Mozambique is rich in natural resources but is dogged by political instability that threatens to undermine investor confidence. (Photo by Gianluigi Guercia/AFP via Getty Images)

Foreign direct investment (FDI) in Mozambique has been in decline since 2013 due to political uncertainty and falling commodity prices. However, the fact that inward investment has remained steady throughout the Covid-19 crisis, coupled with the country’s abundance of liquefied natural gas (LNG), demonstrates potential for increased inflows going forward.

From 2010, discovery of offshore gas in the Rovuma Basin of Mozambique’s northern Cabo Delgado province has changed the fortunes of one of the world’s least-developed countries. The country has a long coastline along the south-east of Africa that is ripe with opportunities for development. The country also borders South Africa, a market popular with foreign investors.

LNG could still boost Mozambique’s FDI

Mozambique’s FDI inflows peaked in 2013, reaching more than $6bn, from which point they have been steadily decreasing. The discovery of LNG has failed to bring the economic advantages many had hoped for. FDI has further decreased since 2015, due to a drop in commodity prices and a lack of progress in hydrocarbon projects.

Going forward, FDI flows have the potential to increase within the LNG sector in the country. In June 2017, Italian energy company Eni signed an $8bn deal for a floating LNG facility in Mozambique to be manufactured in South Korea. The facility is expected to produce $1.5bn-worth of gas a year from 2022 and Eni has secured a purchase contract with BP, which will buy gas for 20 years.

According to the UN Conference on Trade and Development’s (UNCTAD) World Investment Report 2020, FDI inflows to Mozambique decreased by 18.2% from $2.7bn in 2018 to a ten-year low of $2.2bn in 2019, as FDI in mining contracted by one-third. In the same year, the stock of FDI was about $43bn.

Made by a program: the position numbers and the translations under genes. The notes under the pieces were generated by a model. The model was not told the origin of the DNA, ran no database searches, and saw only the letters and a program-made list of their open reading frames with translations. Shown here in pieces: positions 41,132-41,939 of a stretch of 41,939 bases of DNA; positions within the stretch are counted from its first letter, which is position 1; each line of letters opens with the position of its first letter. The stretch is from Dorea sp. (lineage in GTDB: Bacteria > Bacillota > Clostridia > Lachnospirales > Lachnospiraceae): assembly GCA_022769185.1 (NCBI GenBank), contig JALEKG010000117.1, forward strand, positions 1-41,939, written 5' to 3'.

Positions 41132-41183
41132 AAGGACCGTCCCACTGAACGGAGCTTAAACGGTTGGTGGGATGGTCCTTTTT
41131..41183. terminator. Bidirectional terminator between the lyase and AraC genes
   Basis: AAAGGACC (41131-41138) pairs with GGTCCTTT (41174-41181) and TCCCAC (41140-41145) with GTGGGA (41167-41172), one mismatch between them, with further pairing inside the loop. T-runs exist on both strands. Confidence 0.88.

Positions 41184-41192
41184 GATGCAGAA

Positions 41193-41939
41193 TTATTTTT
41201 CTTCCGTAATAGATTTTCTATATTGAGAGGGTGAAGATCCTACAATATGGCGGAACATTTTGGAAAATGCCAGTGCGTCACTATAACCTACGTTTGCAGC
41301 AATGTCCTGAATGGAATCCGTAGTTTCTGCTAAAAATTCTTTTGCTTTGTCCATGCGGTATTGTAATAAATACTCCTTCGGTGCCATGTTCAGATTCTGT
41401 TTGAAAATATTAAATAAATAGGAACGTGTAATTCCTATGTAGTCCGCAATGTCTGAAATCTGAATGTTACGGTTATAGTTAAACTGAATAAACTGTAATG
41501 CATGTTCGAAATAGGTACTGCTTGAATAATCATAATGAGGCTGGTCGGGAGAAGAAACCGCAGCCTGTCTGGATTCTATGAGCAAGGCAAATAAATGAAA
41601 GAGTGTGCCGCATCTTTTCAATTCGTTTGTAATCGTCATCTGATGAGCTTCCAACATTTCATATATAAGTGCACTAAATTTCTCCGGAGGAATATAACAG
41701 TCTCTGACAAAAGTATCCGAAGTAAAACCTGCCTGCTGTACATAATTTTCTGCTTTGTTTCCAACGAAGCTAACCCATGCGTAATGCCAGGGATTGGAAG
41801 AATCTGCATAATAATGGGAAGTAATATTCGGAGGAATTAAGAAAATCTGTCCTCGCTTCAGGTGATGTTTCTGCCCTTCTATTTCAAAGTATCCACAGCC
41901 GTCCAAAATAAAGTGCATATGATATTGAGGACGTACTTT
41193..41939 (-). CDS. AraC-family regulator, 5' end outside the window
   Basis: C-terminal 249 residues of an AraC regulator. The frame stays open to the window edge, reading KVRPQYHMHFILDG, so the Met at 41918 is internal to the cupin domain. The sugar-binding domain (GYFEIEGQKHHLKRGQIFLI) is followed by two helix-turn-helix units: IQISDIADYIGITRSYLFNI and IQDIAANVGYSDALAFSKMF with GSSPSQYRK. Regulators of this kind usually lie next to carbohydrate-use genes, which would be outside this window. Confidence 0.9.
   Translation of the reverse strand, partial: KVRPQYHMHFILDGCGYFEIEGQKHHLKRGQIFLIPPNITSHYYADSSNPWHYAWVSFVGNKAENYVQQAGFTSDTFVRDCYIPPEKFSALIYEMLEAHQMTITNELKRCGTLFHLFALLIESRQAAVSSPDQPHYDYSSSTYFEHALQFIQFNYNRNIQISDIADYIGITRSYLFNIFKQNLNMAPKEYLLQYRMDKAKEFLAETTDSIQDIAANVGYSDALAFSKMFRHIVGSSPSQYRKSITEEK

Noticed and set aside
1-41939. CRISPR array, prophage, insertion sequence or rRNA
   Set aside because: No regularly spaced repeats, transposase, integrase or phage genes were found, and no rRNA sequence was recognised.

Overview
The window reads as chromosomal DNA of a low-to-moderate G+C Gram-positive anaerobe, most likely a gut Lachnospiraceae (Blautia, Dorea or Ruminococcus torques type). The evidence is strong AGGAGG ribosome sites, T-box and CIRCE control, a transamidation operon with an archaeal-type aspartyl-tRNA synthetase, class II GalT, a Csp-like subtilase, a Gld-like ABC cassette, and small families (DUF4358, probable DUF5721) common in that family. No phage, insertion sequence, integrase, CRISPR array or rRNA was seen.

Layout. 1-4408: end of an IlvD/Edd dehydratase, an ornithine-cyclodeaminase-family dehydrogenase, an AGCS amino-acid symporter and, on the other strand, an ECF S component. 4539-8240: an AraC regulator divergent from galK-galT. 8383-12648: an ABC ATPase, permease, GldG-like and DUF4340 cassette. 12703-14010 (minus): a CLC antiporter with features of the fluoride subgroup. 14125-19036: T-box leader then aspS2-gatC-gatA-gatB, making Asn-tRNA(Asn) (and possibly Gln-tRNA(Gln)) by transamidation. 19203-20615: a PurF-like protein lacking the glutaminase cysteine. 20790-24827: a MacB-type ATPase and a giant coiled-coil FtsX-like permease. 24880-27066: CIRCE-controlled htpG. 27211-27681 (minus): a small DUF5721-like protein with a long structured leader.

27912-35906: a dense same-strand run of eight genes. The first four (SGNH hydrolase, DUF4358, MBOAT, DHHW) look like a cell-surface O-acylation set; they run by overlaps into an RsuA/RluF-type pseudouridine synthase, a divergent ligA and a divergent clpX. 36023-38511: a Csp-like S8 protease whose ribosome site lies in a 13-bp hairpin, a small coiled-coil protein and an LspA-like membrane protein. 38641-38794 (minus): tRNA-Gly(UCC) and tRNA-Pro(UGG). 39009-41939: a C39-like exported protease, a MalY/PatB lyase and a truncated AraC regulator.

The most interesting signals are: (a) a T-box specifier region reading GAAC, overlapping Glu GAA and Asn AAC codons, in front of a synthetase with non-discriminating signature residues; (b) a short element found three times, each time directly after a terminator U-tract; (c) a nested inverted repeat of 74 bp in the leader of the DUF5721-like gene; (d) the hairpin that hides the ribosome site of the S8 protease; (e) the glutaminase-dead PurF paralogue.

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In addition to LNG, FDI in Mozambique is focused on the country’s mining, hydrocarbon, logistics, retail and real estate sectors, and there is a growing interest in the coal industry. Mozambique’s main sources of FDI are the United Arab Emirates, Mauritius, China, Italy, the US, South Africa, Portugal and Turkey.

In 2020, despite the Covid-19 crisis, FDI flows remained steady in Mozambique, decreasing by only 6% to $2.2bn, according to UNCTAD. This was mainly due to the implementation of a $20bn LNG project led by oil giant Total.

Political instability in Mozambique deters FDI

Large foreign investment projects in Mozambique are threatened by the country’s political instability. Since 2017, an armed insurgency has been targeting the central government in Maputo in the Cabo Delgado province, where most of the country’s major LNG operations are located. Militant al-Shabab, a splinter group of the Islamic State, is increasing attacks in the country. If Mozambique is to capitalise on its abundant natural resources, it must overcome this political instability, which is damaging investor confidence.

Despite this political instability, the World Bank’s predictions for GDP growth in the country are positive. After a slump to -0.8% in 2020 due to the pandemic, GDP growth is set to rise to 2.8% in 2021 and 4.4% in 2022, outstripping the pre-pandemic level of 2.2% in 2019. Along with a young, growing population and abundant natural gas reserves, the third-largest in Africa, Mozambique has bags of potential, provided it can continue to attract FDI by improving its governance and long-term political stability.